Product consumer class action litigation has become a way of life in America. Hair conditioner that causes hair loss,  sunscreen labeled as having a sun protection factor (SPF) of 50+ but provides only 25 SPF, leaky windows, candy sold in boxes that are disproportionate to the volume of candy they contain, Subway “Footlong” sandwiches that measure only 11 inches, and “leakproof” sippy cups that leak, for example, have all been the subjects of recent class action lawsuits. Consumers have pursued these and many other class actions with varying degrees of success, and the defendants in each of these cases (or their insurers) likely had to spend significant amounts of money in legal expenses to reach a resolution.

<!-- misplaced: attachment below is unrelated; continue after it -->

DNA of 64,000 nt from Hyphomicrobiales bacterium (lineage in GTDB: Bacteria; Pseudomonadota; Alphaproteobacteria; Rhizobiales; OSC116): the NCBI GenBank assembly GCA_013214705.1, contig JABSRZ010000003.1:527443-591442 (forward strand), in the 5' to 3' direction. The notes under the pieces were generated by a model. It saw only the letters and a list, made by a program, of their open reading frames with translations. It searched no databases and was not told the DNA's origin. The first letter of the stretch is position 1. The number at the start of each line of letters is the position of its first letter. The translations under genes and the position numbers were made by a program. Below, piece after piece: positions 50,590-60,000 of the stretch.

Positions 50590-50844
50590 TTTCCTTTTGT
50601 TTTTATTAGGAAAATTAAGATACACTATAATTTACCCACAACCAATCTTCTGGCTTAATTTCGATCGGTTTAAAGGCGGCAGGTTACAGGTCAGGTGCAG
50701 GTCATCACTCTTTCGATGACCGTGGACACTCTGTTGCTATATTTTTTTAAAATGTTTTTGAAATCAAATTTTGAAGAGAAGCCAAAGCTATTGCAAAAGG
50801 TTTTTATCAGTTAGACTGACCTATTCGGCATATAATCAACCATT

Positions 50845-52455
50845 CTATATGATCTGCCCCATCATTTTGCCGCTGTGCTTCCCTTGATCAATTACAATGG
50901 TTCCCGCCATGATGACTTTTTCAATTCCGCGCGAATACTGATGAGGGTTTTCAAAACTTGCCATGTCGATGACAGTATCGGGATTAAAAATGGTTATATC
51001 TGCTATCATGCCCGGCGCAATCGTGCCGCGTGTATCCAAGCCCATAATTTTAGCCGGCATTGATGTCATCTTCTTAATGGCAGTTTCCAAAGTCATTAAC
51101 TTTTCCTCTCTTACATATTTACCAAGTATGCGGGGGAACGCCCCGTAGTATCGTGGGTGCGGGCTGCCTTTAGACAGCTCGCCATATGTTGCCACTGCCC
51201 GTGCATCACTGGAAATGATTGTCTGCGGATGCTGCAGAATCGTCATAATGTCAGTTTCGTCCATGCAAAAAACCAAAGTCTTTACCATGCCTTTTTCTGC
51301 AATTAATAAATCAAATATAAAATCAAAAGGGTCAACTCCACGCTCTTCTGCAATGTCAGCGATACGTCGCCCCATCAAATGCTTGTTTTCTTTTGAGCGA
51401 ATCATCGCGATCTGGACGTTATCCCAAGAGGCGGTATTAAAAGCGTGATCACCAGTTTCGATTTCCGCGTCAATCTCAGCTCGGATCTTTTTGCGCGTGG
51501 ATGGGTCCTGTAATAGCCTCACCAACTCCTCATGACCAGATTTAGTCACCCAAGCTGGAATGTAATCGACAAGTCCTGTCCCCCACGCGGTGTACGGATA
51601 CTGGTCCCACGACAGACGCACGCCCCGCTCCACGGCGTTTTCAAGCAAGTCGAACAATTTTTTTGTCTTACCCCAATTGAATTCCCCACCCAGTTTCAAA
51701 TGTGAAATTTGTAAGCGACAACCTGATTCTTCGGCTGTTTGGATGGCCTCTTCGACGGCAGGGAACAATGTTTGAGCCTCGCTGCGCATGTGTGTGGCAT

Most product manufacturers purchase commercial general liability (CGL) insurance to avoid the costs of (1) defending product liability actions and (2) paying damages or a settlement to an underlying tort claimant. CGL policies cover these costs with two separate protections: (1) the duty to defend potentially covered suits (i.e., claims alleging accidental and unexpected bodily injury or property damage during the policy period) and (2) the duty to indemnify the insured for covered damages (i.e., damages due to accidental and unexpected bodily injury or property damage during the policy period). When an underlying lawsuit is brought by a single claimant alleging bodily injury or property damage caused by the insured’s product, there is rarely any dispute that the product manufacturer’s CGL insurer must defend and indemnify the insured. But what about a consumer class action against the product manufacturer?